B.C. floods: Abbotsford got 540 mm of rain in November, shattering previous record

With a large portion of the City of Abbotsford still underwater Wednesday, monthly precipitation totals confirmed what was easy to see on the ground: The city got a historic amount of rain last month.

Approximately 540 millimetres of rain fell on Abbotsford in the month of November, Mayor Henry Braun said at a news conference Wednesday afternoon.

"For those of you that are of my generation, that's just over two feet of water layered over our entire city," Braun said.

The total for the month was 99 millimetres higher than the previous record, according to Armel Castellan, warning preparedness meteorologist for Environment and Climate Change Canada.

"(It's) a huge departure from the previous record," Castellan said.

Braun said the November rainfall total equates to roughly one-third of the amount of precipitation Abbotsford typically sees over the course of an entire year.

Much of that rainfall has ended up in Sumas Prairie, the eastern portion of which has been underwater since the devastating atmospheric river that struck the province in mid-November.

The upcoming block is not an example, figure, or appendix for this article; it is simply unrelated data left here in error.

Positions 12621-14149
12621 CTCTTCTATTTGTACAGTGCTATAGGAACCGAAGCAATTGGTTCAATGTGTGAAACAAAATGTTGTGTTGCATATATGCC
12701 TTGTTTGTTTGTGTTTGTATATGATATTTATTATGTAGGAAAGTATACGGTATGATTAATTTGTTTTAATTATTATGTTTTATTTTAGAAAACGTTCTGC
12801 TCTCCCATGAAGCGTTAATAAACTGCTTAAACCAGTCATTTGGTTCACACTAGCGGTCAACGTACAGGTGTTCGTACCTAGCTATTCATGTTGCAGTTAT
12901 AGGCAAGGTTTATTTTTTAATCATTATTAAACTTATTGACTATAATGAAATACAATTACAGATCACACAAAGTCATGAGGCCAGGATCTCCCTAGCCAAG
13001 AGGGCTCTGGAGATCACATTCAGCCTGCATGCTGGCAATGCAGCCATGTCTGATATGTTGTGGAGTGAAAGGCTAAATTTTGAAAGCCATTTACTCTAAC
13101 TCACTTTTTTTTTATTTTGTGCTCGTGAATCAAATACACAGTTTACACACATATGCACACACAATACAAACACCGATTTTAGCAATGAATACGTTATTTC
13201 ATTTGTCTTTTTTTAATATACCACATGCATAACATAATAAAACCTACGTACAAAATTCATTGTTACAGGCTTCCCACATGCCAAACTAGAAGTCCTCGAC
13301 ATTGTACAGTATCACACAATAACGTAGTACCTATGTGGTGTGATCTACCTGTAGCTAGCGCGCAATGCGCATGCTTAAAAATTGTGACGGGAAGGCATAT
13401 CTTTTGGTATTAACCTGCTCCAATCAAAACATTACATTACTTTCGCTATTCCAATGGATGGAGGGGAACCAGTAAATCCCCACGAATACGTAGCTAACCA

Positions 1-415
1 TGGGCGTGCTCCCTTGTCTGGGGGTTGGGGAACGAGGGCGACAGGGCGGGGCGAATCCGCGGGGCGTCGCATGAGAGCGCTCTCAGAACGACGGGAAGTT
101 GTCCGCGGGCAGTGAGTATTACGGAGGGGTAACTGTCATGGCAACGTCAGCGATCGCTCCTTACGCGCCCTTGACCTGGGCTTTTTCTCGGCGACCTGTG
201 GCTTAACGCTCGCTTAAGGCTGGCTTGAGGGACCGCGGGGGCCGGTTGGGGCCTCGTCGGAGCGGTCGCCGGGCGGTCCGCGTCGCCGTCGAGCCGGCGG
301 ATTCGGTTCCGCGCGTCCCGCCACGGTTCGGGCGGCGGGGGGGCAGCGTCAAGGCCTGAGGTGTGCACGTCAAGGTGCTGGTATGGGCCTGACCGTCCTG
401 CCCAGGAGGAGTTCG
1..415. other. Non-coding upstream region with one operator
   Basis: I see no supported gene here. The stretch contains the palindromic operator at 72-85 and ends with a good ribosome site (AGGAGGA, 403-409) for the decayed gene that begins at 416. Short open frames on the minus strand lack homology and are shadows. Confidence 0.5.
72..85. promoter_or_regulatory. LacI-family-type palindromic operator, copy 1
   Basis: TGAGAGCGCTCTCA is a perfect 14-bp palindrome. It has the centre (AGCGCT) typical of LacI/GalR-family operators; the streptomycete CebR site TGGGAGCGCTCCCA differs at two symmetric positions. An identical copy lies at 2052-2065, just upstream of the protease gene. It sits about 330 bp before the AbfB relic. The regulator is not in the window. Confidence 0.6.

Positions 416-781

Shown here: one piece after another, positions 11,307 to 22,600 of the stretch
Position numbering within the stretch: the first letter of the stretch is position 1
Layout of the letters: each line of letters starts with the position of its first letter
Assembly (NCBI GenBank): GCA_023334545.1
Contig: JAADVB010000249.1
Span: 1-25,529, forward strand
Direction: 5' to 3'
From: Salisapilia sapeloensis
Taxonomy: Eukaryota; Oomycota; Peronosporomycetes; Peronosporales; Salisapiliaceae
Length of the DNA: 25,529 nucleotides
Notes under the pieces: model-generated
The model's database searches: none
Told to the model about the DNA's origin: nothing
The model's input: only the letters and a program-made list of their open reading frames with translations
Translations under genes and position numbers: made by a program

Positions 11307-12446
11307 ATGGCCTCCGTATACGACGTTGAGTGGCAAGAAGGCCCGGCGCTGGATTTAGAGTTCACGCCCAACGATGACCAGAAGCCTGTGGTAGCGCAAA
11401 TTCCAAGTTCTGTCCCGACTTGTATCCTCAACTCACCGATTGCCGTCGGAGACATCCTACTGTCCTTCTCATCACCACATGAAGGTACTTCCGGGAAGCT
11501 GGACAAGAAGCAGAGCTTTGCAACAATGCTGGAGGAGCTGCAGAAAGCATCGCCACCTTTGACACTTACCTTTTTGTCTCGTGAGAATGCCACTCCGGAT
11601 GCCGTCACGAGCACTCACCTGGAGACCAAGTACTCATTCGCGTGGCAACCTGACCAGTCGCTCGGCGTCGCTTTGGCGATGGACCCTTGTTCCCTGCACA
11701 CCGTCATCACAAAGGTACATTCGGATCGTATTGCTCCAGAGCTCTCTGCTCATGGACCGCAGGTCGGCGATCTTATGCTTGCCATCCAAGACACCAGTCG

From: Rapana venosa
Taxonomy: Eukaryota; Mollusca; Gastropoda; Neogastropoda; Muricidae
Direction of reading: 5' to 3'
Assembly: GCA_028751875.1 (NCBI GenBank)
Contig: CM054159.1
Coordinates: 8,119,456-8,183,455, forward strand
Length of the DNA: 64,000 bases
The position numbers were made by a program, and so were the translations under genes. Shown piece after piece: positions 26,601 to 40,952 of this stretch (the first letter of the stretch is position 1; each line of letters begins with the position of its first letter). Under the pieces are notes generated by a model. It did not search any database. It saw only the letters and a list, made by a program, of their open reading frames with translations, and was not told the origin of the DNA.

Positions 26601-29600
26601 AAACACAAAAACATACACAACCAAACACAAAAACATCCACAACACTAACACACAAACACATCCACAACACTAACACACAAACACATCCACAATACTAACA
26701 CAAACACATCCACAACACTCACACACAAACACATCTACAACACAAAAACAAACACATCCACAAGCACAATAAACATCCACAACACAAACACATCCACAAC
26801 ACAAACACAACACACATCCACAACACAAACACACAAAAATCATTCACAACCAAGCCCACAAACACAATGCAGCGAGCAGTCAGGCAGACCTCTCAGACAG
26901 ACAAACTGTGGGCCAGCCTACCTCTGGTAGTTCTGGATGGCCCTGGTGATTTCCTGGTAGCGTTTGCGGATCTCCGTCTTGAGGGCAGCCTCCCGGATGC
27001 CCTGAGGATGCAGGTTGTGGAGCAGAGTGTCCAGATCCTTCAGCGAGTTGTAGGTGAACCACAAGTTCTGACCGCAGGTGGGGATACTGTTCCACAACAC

Floods aren’t the only concern stemming from the recent heavy rain and saturated ground. A townhouse complex off Whatcom Road on Lower Sumas Mountain is dealing with the aftermath of a landslide on the weekend, which stopped short of a row of homes.

Resident Colin Lundrigan said those units remain on evacuation order for now, while others are on alert.

“We need to be ready to leave at any moment,” he said. “We thought we were in a pretty good position, but clearly that isn’t the case for anyone living in British Columbia at this time, and particularly not in the Fraser Valley.”

He said concern also remains about how more rain could impact a large boulder near the top of the slope.

“We’ll just hope that Mother Nature cooperates ... and we secure what’s above us here, and we can kind of get through this before the colder weather comes,” he said, and added work crews and volunteers have helped with clearing debris and sandbagging.

“We’ve hopefully dodged a bullet here, and are far better off than so many other families. We just have to be thankful at least so far the damage has been minimal and steps are now being taken to remedy the situation.”  

On Wednesday, Braun reiterated that the former Sumas Lake, which makes up the eastern portion of the prairie, would likely remain flooded "for weeks."

Other areas - including Vye and Whatcom roads and a portion of Highway 1 through the city - will drain sooner, but the mayor said there's no exact timetable for when they'll reopen.

"I don't have a projection for when that will be," Braun said. "I'm hoping it's days."

The mayor singled out those three roads as essential to allowing the city to begin helping evacuated residents return home.